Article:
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Inside the Wolf Den

 

Taking a look: Alaska Department of Fish and Game biologist Dave Person watches wolf puppies through the viewfinder of an infra-red camera probe.
Courtesy of Kristen Romanoff

Wriggling into the wolves' underground den, I could make out several squirming wolf puppies curled up on top of one another. Outside, the pack's howling and barking was escalating.

Coming face to face with a half-dozen wolf puppies was the high point of a week-long project in early summer to document some of the work being done by Alaska Department of Fish and Game biologist Dave Person on Prince of Wales Island.

Person has been studying these wolves for 12 years, and for the past five he's been looking into wolf dens to gauge reproductive success. To have a sustainable population, reproduction must exceed mortality, and Person needs to know how many puppies are being born.

The day of the encounter started with several hours of hiking through muskeg, streams and forest. We continued along a stretch of beaver ponds, and as we approached the den sites Dave signaled us to be quiet. It's a typical site, with fresh water and food nearby. Person was hopeful that we have not alarmed the puppies, causing them to move deeper into the den.

 

Meet and greet: A biologist approaches
a wolf puppy outside of its den.
Courtesy of Lewis Hyatt

I squirmed my way down into the wolf den's deep entrance and followed a narrow, branching tunnel. Using an infra-red camera probe attached to a long flexible shaft, I moved the camera deeper. Person was outside looking through the viewfinder, directing me as he searched for telltale eye-shine.

Light seeping in from other holes revealed several puppies. It is difficult to count them, as they are so close together, stacked up like cord-wood. I counted six in all. Two of the puppies stared back at me with milky-blue eyes. Person estimates the pups to be 4 weeks old.

The pack is 25 to 30 feet off, barking and howling but concealed from view by the lush undergrowth. They are nervous, but not aggressive.

"We don't want to disturb the wolves," Person said. "This is the only way that I can think of getting the data."

Knowing the litter sizes of these wolves is critical to understanding their reproductive success and population dynamics. Over the course of this project, Person and his assistant Amy Russell, have been in more than 27 active dens and have counted puppies in almost all of them.

"There have been only three cases where the puppies were relocated after we were there," Person said. "Even then, the relocated dens were less than a kilometer away from the original site and the pups were fine after the move."

Meanwhile, the intensity of the pack's howling and barking escalated. The alpha female emerged along the lake shore, her moaning howls intensifying. We quickly recorded the den site information, packed up our equipment and left the area.

"The main reason we are doing this research is that there are large-scale changes occurring on the landscape due to logging that will affect deer. We expect deer numbers to decline on Prince of Wales Island over the long term. This will cause a chain reaction that will impact all who prey upon deer: hunters, subsistence users, black bears, and wolves," Person said.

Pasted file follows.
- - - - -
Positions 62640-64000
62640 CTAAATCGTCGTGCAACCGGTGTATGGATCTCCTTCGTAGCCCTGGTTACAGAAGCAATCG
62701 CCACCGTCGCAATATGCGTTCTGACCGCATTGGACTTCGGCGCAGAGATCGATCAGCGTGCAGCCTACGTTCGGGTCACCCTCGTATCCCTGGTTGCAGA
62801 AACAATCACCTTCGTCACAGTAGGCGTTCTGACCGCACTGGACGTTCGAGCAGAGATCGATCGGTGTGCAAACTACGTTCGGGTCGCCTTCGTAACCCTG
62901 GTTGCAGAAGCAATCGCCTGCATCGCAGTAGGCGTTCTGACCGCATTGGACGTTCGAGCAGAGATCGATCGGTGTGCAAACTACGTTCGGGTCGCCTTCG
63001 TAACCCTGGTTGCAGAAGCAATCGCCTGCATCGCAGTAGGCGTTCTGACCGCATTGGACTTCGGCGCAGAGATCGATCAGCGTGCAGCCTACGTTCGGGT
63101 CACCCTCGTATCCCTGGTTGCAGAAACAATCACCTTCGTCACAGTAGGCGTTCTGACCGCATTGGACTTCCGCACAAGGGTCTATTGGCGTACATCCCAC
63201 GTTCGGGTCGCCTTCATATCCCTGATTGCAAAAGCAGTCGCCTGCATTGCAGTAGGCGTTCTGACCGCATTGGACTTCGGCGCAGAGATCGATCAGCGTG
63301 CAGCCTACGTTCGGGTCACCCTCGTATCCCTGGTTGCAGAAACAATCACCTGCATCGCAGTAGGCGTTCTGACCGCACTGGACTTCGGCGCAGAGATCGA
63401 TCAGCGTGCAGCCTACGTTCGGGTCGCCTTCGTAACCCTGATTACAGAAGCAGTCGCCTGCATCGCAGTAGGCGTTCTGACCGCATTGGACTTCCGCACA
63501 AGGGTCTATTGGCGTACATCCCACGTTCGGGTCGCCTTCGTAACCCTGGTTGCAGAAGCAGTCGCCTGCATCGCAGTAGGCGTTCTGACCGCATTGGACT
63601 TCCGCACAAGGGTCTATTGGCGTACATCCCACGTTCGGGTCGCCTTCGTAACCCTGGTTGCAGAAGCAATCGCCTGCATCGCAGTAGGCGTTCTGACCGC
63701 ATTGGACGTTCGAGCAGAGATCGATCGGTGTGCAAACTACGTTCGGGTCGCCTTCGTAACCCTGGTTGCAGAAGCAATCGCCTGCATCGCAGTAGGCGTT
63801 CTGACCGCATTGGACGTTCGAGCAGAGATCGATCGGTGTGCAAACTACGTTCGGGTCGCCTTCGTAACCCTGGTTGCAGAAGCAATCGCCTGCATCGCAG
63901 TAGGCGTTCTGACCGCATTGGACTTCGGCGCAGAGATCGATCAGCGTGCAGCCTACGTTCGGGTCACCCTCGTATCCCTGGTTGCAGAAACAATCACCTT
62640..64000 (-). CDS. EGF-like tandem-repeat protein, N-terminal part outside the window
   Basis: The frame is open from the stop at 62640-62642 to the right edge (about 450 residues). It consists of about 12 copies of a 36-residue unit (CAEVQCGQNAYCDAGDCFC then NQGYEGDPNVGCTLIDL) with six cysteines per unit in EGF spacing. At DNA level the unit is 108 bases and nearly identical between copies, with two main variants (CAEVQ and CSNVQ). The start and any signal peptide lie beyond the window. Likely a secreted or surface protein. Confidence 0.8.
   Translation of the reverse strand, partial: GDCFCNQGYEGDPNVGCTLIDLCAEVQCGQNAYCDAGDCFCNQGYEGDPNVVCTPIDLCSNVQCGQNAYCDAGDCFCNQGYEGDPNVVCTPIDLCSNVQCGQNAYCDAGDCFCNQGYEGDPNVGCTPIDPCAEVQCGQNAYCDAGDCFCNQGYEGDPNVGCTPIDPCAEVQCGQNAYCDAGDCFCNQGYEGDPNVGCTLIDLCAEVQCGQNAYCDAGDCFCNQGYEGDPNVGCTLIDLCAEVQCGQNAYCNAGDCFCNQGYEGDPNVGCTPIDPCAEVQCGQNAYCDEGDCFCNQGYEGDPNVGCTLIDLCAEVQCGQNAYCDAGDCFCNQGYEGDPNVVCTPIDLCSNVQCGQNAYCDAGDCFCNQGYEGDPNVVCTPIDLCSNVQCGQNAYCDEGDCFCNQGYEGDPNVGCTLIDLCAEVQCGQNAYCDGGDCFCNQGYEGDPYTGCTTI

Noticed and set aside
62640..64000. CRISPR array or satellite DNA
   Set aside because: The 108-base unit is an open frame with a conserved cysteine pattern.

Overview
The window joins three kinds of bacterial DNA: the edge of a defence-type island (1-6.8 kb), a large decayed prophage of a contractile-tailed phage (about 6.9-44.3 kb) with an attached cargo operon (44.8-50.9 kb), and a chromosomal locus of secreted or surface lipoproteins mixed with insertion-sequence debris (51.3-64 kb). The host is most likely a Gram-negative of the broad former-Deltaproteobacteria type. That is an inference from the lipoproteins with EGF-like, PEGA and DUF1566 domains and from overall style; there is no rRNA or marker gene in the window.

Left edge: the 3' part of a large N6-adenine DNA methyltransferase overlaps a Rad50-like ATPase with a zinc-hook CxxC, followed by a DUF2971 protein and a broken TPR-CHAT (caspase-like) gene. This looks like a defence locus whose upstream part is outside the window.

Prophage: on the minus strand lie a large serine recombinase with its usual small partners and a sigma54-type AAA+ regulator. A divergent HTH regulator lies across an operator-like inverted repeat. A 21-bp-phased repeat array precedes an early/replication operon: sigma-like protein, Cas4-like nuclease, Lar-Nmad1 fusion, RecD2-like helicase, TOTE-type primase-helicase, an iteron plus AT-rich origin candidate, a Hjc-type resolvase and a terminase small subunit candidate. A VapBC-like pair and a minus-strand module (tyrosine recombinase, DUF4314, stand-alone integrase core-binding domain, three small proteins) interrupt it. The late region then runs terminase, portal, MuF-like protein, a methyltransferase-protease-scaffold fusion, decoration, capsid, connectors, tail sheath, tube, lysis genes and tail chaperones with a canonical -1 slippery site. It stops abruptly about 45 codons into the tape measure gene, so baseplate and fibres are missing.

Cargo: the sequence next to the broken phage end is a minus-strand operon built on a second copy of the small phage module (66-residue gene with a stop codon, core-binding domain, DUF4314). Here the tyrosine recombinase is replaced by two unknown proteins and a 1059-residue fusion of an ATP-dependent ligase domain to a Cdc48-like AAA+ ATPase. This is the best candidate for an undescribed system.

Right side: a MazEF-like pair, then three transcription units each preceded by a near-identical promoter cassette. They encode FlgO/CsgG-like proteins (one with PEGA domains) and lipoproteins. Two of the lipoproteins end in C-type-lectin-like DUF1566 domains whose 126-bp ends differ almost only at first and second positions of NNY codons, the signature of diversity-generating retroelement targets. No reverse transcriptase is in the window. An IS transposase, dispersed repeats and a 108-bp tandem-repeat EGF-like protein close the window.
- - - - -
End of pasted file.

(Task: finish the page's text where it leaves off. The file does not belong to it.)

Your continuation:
To better understand the long-term viability and population dynamics of wolves on Prince of Wales Island, Person is comparing reproductive success versus mortality rates. The Prince of Wales Island wolf populations are the most heavily trapped in the state, outside of predator control areas. Over a third of the island's wolves are trapped each year.

One of the ways the U.S. Forest Service is attempting to mitigate long-term effects of logging and road building on wildlife and fish is by setting aside forested habitat in old-growth reserves.

Person's research has shown that the ratio of reproduction to mortality of wolf packs whose home range includes old-growth reserves is more than double of those packs whose range does not include the reserves.

"This demonstrates that the old-growth reserve strategy for individual wolf packs may work," he said.

Person points out the big picture and asks, what if changes to areas outside the old-growth reserves affect the suitability of those habitat for bear, wolf and deer? Would there be enough old-growth reserves to sustain populations of those animals?

Biologists can model and predict what may happen in the future by using reproduction information gained from counting litter sizes, mortality information from the animals that trappers and hunters bring in to Fish and Game to be sealed, and animal movements from following radio-collared wolves.

As we retraced our steps along the lakeshore, streams and muskegs back to the truck, I imagined the female crawling into her den to join her puppies where less than an hour ago I shook with excitement in seeing the newest arrivals to the pack.

Kristen Romanoff is a wildlife education specialist
with the Alaska Department of Fish and Game.